François Rozon, star maker

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This is the story of a guy with a particular talent for spotting the potential for comedy stardom. A man who has chosen to work behind the scenes while putting others front and centre.

François Rozon, President and CEO of the Encore Company, plainly admits that he had no particular career plans when he graduated with a Bachelor’s degree in Administration, some 30 years ago… and he still doesn’t! But here he is, at the head of a major entertainment company that manages an impressive roster of artists, including Mario Jean and Martin Matte. The company also produces shows for the likes of Mike Ward and Claudine Mercier, not to mention hugely popular series, such as Caméra Café and Les beaux malaises.

François Rozon’s first job, out of UQAM, is thanks to his brother Gilbert, who offered him the position of Communications Director for the Just for Laughs Festival in 1985. Then came an opportunity to manage artists, and that was pretty much that. “It was a complete revelation. I was smitten by the whole challenge of marketing: how to showcase comedians and make them known.” At just 24, he found himself in charge of promoting Michel Courtemanche and Daniel Lemire. Looking back, he now says he was a bit naïve, but fortunately, success was in the stars, even on the international stage.

A dozen years later, he made the leap and started his own company, François Rozon Management, in partnership with producer Richard Bleau. It was a “happy marriage,” he says. In fact, throughout our interview, he mentioned repeatedly how lucky he has been to be work with such an amazing collection of talented people – the ones he collaborates with directly, and the artists he produces. When asked if there’s a common thread running through his career, he answers that it has been his ability to surround himself with smart, capable individuals who “have good hearts and are intellectually honest.”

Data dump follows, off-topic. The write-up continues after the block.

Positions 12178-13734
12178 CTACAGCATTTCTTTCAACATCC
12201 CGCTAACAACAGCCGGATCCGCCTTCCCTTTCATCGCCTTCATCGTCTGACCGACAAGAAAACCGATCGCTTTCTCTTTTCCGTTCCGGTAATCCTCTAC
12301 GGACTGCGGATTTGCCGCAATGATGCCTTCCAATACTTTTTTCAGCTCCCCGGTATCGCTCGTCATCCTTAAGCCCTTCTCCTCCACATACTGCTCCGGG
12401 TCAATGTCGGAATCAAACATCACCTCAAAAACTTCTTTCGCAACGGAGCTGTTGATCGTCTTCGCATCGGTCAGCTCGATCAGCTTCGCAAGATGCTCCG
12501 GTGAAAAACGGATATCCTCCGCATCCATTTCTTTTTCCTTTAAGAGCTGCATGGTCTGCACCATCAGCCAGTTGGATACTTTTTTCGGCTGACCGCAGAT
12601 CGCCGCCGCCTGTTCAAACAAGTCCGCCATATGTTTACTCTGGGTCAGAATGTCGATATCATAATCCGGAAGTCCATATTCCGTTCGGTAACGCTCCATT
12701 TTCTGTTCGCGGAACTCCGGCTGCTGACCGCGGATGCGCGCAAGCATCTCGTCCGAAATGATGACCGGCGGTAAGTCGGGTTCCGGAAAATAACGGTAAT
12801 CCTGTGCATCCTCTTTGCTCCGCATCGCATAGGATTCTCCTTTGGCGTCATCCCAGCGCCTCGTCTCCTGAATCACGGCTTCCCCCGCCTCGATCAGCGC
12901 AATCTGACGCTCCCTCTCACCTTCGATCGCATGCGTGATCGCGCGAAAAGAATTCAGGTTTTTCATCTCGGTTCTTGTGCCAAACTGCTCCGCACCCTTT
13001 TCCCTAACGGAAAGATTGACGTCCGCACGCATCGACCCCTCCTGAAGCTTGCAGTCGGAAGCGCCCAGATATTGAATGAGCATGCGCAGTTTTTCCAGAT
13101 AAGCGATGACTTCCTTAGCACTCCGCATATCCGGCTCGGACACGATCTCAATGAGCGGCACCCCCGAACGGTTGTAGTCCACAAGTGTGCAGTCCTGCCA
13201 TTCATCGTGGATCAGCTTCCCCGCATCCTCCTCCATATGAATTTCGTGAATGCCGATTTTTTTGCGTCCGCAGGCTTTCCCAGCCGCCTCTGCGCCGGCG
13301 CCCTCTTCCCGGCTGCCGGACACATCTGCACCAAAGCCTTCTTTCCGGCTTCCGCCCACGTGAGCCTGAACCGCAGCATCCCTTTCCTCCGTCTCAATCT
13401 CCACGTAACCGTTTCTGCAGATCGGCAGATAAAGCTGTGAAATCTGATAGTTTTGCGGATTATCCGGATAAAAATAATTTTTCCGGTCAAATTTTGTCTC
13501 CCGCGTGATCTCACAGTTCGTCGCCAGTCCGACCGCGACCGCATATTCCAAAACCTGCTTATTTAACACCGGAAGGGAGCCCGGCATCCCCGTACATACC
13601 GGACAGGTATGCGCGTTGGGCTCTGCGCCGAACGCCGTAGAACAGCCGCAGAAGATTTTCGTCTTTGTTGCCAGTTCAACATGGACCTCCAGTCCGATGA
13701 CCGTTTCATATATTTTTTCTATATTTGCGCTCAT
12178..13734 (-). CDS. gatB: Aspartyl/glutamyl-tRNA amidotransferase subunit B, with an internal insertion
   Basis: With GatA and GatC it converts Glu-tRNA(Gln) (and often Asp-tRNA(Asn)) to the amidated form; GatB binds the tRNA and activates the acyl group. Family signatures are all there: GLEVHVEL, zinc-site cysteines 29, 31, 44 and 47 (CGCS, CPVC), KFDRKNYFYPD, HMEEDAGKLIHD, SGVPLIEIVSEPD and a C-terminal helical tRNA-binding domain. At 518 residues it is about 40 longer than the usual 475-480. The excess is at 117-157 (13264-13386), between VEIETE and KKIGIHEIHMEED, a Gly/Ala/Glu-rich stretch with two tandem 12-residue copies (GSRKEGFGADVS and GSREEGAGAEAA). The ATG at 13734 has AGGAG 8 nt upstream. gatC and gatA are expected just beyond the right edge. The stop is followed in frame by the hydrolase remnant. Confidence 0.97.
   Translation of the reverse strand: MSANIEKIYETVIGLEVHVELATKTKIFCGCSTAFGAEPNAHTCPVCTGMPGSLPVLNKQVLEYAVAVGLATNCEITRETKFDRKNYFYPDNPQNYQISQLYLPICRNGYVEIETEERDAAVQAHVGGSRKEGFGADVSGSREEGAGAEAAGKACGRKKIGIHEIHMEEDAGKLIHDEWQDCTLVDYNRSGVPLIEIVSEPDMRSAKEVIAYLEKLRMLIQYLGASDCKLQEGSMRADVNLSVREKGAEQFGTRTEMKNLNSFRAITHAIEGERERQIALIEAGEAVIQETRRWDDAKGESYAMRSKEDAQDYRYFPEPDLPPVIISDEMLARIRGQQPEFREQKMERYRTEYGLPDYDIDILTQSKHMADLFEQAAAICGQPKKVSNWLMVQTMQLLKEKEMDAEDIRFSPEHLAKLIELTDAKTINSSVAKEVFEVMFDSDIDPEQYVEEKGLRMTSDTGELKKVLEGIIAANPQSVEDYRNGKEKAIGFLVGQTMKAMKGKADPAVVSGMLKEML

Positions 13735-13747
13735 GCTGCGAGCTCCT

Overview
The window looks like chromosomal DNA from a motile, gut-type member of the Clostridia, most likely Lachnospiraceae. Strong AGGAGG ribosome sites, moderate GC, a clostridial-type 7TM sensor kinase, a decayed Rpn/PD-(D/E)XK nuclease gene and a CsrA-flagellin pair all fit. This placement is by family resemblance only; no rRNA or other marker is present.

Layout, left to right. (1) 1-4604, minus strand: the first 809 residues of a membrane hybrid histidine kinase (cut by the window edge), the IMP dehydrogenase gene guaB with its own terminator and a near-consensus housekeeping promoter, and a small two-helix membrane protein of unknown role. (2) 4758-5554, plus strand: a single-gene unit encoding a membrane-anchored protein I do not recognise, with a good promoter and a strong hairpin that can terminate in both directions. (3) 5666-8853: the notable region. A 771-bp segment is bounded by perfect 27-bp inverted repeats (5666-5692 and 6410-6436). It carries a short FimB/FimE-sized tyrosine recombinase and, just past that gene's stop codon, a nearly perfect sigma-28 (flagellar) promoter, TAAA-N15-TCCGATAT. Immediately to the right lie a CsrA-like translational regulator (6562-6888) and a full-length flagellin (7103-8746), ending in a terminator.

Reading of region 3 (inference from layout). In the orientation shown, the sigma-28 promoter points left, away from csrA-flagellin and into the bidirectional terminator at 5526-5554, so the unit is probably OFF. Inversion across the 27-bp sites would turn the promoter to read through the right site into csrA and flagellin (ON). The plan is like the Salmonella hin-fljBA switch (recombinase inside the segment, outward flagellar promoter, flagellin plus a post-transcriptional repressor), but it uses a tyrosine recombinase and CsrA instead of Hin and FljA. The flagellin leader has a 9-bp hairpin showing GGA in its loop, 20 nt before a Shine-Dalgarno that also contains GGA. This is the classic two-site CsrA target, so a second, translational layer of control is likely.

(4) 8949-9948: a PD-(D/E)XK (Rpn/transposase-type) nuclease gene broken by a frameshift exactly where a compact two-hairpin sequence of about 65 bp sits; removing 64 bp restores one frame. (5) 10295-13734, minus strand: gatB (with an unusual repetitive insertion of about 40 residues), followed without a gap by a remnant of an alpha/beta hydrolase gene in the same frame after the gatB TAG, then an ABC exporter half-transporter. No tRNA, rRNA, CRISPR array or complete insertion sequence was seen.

This explains the natural, yet controlled, growth of his company. “I can’t tell you how many employees I will have in ten years. I just don’t work like that. I’m not running a multinational corporation, and that’s fine with me. I have created something more handcrafted, more like family, and it works well.” The megastructure model holds little interest for this man, who likes having a finger in every pie and has a hard time letting go. Or maybe it’s because his challenge is to find a different, more human style of management. He insists that the successful manager is the one who surrounds himself with the right people, adding in the same breath that he detests the solitudeof the lone entrepreneur. He talks of shared projects and team work, and our conversation is punctuated by anecdotes illustrating the qualities of various artists and colleagues. Like the time Antoine Bertrand convinced him not to abandon his project to remake the French film Intouchables. “I was about to give up, and he gave me the shot in the arm I needed to carry on. Everything just fell into place naturally after that.”

François Rozon has built part of his career on humour, almost by chance (a happy accident!), but he has never wanted to limit his options. Since nobody was there to say no, he decided to move from show production to television production, although the transition was not easy, he recalls. As a child, he never really liked school, but he did enjoy history class. That passion has stayed with him and is behind his desire to produce a remake of Les Belles Histoires des pays d’en haut (one of the longest-running programs in the history of Canadian television, Ed.). It’s just one of many projects he has in mind, not including the ones that are almost finished and will soon appear on the small screen. He admits with a chuckle that he would need several lifetimes to get everything done.

While he has no doubts about the relevance of his work and the need to continue promoting his artists and his projects, he confesses having some doubts about this interview. Talking about himself is clearly not his cup of tea. But you can’t stop him when it comes to people or causes he cares about, such as youth awareness for responsible driving and the creation of Cool Taxi, which he came to be passionate about after his daughter was involved in a serious accident that has put her on a waiting list for an intestinal transplant. L’École nationale de l’humour, Quebec’s comedy academy, has also benefited greatly from the efforts of this fine businessman, who in just three years has helped refill the coffers of the once struggling establishment. François Rozon is an intuitive man who is fine living with doubt and leaving certainty to others. The day before we met, a director who was meeting him for the first time called him a “producer-poet.” We think it’s a fine way to describe someone who, we have no doubt for sure, understands what people like.

François Rozon, star maker

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By: Sylvie Michelon
Photo: Yves Lefebvre

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